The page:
Smiths contends that the "connectors" (in solid black) in the accused devices between the valve assemblies and the air inlet passages meet the disputed limitation. Smiths does not contend that any connector disclosed in the `941 patent is the structure that corresponds to the claimed function in the disputed limitation under § 112, ¶ 6. If it did so, it would logically argue that the connectors in the accused devices have the same or equivalent structure as the connectors disclosed in the patent. However, Smiths concedes that the relevant structure disclosed in the patent is the squeeze bag. The only elements in the accused devices that correspond to this limitation are the squeeze bag of the Code Blue device and the "breathing tube" of the 7100MM. These elements clearly do not literally meet the disputed limitation. The squeeze bag of the Code Blue does not have first and second openings "at opposite ends"; they are on the same side. Moreover, no reasonable fact finder could conclude that the solid breathing tube of the 7100MM is structurally equivalent to a flexible squeeze bag. These elements also do not meet the disputed limitation under the doctrine of equivalents. Because the openings of the Code Blue are on the same ends, Smiths' infringement argument would completely eradicate the "opposite end" limitation from the claims; it is thus precluded as a matter of law. See Warner-Jenkinson Co. v. Hilton Davis Chem. Co., 117 S. Ct. 1040, 1053 n.8, 41 USPQ2d 1865, 1875 n.8 (1997) ("if a theory of equivalence would entirely vitiate a particular claim element, partial or complete judgment should be rendered by the court, as there would be no further material issue for the jury to resolve.") (emphasis deleted). Because the breathing tube of the 7100MM is not a structural equivalent under § 112, ¶ 6, and because the tube is not an "after-arising" component in relation to the date of the patent, infringement under the doctrine of equivalents is again precluded. See Chiuminatta Concrete Concepts, Inc. v. Cardinal Indus., Inc., 145 F.3d 1303, 1311, 46 USPQ2d 1752, 1758 (Fed. Cir. 1998).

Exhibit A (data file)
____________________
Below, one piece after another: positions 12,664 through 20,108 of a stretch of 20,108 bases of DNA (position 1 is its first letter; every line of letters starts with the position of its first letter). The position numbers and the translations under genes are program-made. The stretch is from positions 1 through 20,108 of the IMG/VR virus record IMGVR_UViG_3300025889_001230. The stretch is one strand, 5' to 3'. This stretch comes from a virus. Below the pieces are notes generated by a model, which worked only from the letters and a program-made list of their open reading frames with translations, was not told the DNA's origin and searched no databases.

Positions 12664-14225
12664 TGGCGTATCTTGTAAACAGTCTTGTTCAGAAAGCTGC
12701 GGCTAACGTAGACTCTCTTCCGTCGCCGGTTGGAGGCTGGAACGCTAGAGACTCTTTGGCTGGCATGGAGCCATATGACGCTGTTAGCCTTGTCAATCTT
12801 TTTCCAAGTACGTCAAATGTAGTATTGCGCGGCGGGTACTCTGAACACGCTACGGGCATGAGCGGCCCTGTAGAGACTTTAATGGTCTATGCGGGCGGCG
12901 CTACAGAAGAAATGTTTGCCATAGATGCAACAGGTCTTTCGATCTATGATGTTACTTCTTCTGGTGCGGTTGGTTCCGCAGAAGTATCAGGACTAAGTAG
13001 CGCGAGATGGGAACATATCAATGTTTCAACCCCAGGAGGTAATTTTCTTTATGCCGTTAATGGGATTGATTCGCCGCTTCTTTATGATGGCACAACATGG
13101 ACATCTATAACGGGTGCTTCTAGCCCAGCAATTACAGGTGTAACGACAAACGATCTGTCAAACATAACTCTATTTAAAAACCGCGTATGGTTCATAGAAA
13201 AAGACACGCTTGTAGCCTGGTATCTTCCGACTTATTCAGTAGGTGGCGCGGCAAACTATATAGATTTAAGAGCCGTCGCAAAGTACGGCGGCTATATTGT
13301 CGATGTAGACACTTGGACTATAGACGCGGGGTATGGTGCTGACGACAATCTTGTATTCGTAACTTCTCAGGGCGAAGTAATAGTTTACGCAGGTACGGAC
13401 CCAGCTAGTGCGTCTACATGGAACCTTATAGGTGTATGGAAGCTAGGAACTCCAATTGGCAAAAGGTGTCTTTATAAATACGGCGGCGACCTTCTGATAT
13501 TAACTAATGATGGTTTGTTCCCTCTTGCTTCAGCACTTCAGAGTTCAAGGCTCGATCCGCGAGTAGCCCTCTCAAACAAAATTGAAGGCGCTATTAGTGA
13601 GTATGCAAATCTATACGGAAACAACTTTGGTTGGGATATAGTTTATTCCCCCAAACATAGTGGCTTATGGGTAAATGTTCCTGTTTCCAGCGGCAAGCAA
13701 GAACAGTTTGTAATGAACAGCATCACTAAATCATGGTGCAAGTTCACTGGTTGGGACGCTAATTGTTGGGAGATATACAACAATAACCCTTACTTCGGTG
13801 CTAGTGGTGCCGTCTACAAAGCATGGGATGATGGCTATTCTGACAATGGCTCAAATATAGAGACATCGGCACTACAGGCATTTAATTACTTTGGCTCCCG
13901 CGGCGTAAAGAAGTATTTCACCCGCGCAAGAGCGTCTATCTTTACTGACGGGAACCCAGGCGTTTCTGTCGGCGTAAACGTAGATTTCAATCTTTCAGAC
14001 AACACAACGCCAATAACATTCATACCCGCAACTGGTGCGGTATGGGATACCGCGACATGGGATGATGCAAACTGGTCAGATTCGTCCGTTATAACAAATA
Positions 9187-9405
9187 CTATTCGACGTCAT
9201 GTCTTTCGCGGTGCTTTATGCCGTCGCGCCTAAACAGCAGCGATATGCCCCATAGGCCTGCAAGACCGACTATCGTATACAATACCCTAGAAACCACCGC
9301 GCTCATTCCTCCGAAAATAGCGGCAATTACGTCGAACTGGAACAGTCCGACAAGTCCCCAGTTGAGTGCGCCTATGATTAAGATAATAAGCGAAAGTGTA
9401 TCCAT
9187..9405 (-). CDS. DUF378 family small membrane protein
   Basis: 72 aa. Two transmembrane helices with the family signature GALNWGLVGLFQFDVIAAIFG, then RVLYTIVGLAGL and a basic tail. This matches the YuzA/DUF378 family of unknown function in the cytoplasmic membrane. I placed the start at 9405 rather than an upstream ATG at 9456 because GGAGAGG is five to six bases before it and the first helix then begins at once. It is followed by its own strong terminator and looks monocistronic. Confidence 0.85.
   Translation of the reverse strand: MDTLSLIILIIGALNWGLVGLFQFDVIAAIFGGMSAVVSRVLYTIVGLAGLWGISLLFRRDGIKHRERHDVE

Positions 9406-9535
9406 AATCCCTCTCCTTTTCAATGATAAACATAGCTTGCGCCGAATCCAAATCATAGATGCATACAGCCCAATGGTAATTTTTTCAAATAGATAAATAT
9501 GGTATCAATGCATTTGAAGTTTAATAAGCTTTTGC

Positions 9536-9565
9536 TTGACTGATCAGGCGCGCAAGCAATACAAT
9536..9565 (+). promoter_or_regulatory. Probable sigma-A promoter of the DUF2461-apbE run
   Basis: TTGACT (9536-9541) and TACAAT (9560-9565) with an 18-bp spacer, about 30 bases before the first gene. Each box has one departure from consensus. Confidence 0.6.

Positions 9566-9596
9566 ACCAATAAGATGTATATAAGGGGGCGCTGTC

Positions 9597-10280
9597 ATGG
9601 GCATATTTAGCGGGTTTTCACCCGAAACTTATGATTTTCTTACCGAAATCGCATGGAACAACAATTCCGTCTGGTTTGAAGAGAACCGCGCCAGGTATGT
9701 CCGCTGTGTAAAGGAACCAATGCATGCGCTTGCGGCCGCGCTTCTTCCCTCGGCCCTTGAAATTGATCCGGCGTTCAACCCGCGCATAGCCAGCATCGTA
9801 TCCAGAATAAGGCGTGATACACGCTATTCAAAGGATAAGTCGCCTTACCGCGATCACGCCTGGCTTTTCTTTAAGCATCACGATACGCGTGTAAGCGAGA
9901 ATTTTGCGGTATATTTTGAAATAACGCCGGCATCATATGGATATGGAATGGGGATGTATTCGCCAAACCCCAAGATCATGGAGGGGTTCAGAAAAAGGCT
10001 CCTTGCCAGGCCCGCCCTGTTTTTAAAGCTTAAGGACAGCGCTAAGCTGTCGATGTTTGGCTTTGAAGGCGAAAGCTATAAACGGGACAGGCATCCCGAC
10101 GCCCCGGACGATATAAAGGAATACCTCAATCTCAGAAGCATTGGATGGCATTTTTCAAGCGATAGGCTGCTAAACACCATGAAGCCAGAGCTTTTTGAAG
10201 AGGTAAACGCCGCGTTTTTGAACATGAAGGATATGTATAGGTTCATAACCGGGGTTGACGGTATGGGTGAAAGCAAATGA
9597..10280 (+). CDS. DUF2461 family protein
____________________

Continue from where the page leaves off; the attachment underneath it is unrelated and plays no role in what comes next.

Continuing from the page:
Apparently realizing that these elements in the accused devices do not meet the disputed limitation, Smiths attempts to urge a finding of infringement when there is none by pointing to the connectors (see diagrams, supra) as the infringing structure. Not only is such a theory specious given the more obvious relevance of the squeeze bag and the breathing tube to the disputed limitation, but the theory again fails for an obvious lack of structural equivalence. A solid connector is not structurally equivalent to a squeeze bag and therefore does not come within the disputed § 112, ¶ 6 limitation either literally or under the doctrine of equivalents. See Chiuminatta, supra.
The majority bends over backwards to try to accommodate this far-fetched infringement theory by effectively broadening the disclosure corresponding to the disputed limitation under § 112, ¶ 6. See maj. op. at 19 ("Thus, the `941 specification suggests at least three different characteristics that inform how the disclosed squeeze[ ]bag is a `means for supplying gas': first, as a flexible bag that can be squeezed to provide pressure for forcing air to the patient; second, as a hollow structure through which gas passes on its way to the patient; and third, as a reservoir for collecting oxygen or other gas that will be delivered to the patient."). The majority believes that consideration on remand of one of these disclosed "characteristics" may warrant a finding that the connector is an infringement. I disagree. In the end, all three "characteristics" relate to but one structure: the squeeze bag disclosed in the patent. Section 112, ¶ 6, directs consideration to whether an element of an accused device is the same or structurally equivalent to the disclosed structure which corresponds to the claimed function, not to the operative characteristics of the disclosed structure. Smiths should not be able to ignore the structural characteristics of the squeeze bag and focus on its function.
I therefore see no need for a remand. I would thus affirm the district court's grant of summary judgment that neither the Code Blue nor the 7100MM devices literally infringes the `941 patent and the court's judgment that neither device infringes under the doctrine of equivalents. *fn3